Demise of the Hutchinson Era

Patenting of William Painter’s crown cork seal in 1892, development of Michael Owens' Automatic Bottle Machine in 1903, passage of the Pure Food and Drugs Act of 1906, and economic reality all combined to influence the shift from Hutchinson to crown seal bottling equipment by World War I.  None of these developments, however, unilaterally prompted the shift. 

Crown caps were sanitary, easily applied, and significantly less expensive than Hutchinson stoppers at only 25¢ per gross.  Crown caps, however, also required bottles with lips featuring crown finishes.  Convincing bottle manufacturers to produce bottles with standardized crown finishes was a decade-long, enormous marketing challenge for William Painter. 

It took several years for the glass manufacturers to become believers and make a significant technological investment in Owens’ Automatic Bottle Machine.  Once they switched, they dramatically increased production while lowering unit costs, and began producing highly standardized bottles, exactly what was needed for crown finish bottles.  Standardized bottle sizes and crown caps, combined with the advent of automated filling machines, helped fuel the conversion from Hutchinsons to crown closures.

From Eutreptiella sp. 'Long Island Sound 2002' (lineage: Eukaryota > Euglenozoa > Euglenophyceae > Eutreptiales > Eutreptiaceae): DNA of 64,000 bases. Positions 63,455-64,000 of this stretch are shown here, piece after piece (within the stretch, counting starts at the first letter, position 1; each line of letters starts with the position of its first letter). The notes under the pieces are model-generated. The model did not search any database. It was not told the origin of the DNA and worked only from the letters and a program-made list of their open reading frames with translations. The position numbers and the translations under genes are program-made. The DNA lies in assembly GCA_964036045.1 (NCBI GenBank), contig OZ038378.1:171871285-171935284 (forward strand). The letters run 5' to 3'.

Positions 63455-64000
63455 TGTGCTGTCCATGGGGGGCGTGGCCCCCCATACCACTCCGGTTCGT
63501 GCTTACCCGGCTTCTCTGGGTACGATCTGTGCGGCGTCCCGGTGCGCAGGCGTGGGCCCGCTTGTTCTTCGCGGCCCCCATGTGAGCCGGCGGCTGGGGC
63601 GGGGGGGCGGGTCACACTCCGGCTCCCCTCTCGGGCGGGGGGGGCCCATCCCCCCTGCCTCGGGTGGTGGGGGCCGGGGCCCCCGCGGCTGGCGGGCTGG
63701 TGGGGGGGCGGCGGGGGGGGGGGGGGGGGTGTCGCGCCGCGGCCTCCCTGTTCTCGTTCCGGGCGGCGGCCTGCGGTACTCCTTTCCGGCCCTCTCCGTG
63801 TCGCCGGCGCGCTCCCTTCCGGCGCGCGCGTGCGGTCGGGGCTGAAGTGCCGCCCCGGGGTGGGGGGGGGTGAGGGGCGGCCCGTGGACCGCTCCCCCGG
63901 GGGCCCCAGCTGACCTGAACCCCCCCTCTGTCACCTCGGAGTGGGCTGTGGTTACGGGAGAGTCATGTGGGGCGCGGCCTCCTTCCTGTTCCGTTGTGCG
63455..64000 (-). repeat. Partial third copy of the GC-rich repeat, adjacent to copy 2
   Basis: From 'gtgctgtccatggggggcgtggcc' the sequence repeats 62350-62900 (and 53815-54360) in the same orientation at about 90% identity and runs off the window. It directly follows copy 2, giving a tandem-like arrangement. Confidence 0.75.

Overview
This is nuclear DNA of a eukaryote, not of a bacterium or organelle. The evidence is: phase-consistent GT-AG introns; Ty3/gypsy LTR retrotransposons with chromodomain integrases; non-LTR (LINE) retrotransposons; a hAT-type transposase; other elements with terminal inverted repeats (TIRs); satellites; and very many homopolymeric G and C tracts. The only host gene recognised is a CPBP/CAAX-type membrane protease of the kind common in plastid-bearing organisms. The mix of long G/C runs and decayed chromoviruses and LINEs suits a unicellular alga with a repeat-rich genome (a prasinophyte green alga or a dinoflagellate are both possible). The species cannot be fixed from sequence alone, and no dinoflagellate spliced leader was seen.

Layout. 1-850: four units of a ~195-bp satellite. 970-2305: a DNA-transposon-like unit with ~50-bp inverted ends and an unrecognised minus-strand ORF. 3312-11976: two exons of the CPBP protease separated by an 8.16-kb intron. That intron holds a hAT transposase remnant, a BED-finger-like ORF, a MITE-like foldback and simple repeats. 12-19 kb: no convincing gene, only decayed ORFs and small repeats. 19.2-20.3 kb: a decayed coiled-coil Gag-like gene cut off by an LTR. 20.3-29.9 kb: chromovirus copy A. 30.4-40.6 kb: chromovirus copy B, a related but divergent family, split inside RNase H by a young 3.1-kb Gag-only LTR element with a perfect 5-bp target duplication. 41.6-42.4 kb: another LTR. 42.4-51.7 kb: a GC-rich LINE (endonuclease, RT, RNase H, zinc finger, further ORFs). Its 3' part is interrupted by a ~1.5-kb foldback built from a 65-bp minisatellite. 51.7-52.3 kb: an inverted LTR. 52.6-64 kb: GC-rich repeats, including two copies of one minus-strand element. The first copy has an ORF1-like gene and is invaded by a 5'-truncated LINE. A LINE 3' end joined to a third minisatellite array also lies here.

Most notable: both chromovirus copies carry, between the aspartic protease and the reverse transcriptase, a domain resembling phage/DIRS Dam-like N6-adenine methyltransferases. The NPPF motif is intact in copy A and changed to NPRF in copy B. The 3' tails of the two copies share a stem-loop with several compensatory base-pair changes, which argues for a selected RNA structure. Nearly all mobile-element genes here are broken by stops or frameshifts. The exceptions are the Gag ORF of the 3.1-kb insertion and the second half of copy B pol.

One of a bottler’s biggest challenges had long been (and still is) cleanliness.  They worked on a small profit margin, and rapid refilling of their bottles was a major key to success.  Hutchinson soda bottles had to make numerous round trips to and from consumers before bottlers recovered their initial investment, let alone made a profit.  Not all bottlers paid careful attention to removing old stoppers, properly cleaning bottles, and inserting new stoppers.  Usually returned with the stoppers still in the necks, it was easier and much faster to push the stoppers into the bottles, rinse them out, and use a stopper puller to pull the semi‑clean stoppers back into place.  A quick refilling and the bottles were once again on their way to customers – often with unhealthy stoppers that affected product quality.  Properly cleaned Hutchinson bottles and stoppers were very much in compliance with the Pure Food and Drugs Act of 1906.  Many authors cite 1912 as the end of the Hutchinson era, as that was the year W. H. Hutchinson & Son dropped Hutchinson stoppers from their catalog.  1912 was not, however, the end of the line for Hutchinson stoppers.  There are numerous instances of Hutchinson bottles still being used well into the 1920s.  Most likely these bottlers were extra careful to properly clean bottles and stoppers.

The combination of all these factors brought the curtain down on the Hutchinson era.